ARTICLE PATRIK SANDBERG
PHOTOGRAPHY BJARNE JONASSON
STYLIST TOM VAN DORPE
"It was two days ago. But, you know, my birthday lasts for a week or a month.” French Montana is in Miami, where he’s come to celebrate his twenty-eighth year on earth. But then the musician’s life year-round tends to come across as one epic, neverending party. It was during the last year that Montana “made it” on a mainstream scale, thanks to numerous rap features on songs with Rick Ross, DJ Khaled, Diddy, Waka Flocka Flame, Chief Keef, and A$AP Rocky, among others. His breakout song, “Pop That,” featuring Drake and Lil Wayne, came complete with a hyphy, scream-chanting refrain and an opulent video starring bikini-clad girls poolside at a mansion, both of which helped propel it to number two on the U.S. Rap and R&B charts—no modest achievement for a debut single. In the next few months, the rapper’s headlining prowess will be tested further, when he releases his first official album, the long-anticipated Excuse My French from Maybach Music Group and Bad Boy Records.
“It was just me sitting back and making my situation work for me the best way it can,” French says of the two labels coming together (initially each competed to sign him, but ultimately they came to the unusual decision to share the honor). “I got myself hot to the point where I could demand what I want. It kinda worked like that. If I had been a new artist, there would have been zero percent chance I could have made that happen.” Indeed, despite his sudden rise, the boisterous, Moroccan-born emcee is no rookie, having released 20 mixtapes with his group, Coke Boys, since 2007, and collaborating on dozens of songs with other artists. “I guess they measure you by successes,” he says of the media’s tendency to label him as a new artist. “As soon as you have a success, they say, ‘Oh, this is the new cat.’ You never know all the history that people have.”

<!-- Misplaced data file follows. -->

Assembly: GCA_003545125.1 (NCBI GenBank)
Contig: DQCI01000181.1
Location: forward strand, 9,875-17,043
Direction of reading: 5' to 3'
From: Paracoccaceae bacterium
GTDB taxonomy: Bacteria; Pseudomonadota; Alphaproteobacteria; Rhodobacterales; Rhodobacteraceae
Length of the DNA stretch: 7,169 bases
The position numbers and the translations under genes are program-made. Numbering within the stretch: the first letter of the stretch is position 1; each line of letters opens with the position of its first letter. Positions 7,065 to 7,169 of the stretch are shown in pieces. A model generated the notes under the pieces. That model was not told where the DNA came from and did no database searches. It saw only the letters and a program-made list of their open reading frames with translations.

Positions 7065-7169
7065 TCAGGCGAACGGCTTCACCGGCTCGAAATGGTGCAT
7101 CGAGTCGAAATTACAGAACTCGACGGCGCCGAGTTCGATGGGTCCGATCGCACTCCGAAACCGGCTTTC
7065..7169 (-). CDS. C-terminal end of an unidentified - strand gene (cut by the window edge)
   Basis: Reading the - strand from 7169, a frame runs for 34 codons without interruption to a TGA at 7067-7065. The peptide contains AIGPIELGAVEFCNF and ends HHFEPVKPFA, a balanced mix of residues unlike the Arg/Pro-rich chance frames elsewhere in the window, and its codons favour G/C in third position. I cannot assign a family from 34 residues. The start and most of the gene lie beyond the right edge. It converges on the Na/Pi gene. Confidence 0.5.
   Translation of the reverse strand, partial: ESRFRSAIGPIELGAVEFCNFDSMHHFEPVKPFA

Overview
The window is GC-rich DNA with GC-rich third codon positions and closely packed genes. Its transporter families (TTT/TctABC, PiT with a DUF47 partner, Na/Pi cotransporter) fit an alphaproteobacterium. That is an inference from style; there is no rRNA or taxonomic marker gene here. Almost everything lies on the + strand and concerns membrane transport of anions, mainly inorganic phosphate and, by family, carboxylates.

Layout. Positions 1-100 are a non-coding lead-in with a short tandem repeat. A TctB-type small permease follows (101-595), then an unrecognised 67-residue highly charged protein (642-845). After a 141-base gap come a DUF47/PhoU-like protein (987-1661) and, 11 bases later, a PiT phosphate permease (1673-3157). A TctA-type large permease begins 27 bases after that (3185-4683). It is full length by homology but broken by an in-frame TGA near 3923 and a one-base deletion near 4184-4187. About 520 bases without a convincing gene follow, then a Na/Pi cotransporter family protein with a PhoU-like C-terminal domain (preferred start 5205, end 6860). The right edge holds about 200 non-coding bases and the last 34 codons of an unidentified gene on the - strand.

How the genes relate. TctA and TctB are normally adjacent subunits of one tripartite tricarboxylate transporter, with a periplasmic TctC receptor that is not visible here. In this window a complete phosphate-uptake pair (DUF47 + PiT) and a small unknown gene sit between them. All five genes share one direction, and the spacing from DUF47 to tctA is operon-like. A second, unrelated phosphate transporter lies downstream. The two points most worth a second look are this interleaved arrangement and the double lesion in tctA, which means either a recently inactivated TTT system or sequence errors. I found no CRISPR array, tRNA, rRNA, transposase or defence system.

It’s no surprise that French’s history was not always bidding wars among labels or mansions in South Beach. Born Karim Kharbouch in Rabat, Morocco, French emigrated to the Bronx at the age of 12. He describes his teenage years there as “the hustler life,” where he made ends meet any way he knew how, in order to support his family. “If you wanna make anything out of yourself, you gotta have a hustle,” he explains. “As soon as you’d come downstairs, there would be people selling this and that, selling T-shirts, people selling…” He trails off, but it’s not difficult to fill in the blank. One fateful day, during some type of deal gone awry, French was shot in the back of the head. Miraculously, the bullet entered and exited through his scalp, and he survived.
Today, he’s inarguably one of the industry’s best-loved personalities, known as much for his humor and positive attitude as for his party-starting verses and trademark Versace scarf ensembles. “I learned something a couple of years ago when I got shot,” he says. “I learned that you’re the only person that can make yourself happy. Nobody’s got control over what happens in life. So I feel like, if you’re not going to make yourself happy, nobody else can.” Wise words from someone who literally pulled himself up off the pavement and came out on top. Of the album, he says, “I feel like it’s a record that will be around for years. It’s going to be the best party record that’s come out in a long time. Nobody is gonna believe what I’m going to do. You know when something comes along and smacks people in the face and they don’t expect it? This record is everything you never thought it was going to be, and that’s what it will be.”
Excuse My French is available March 12th from Bad Boy/Interscope
Hair Roberto Di Cuia (L’Atelier NYC) Grooming Asami Taguchi (L’Atelier NYC) Photo Assistants Joey Trisolini and Stephen Wordie retouching bespoke digital Location Jack Studio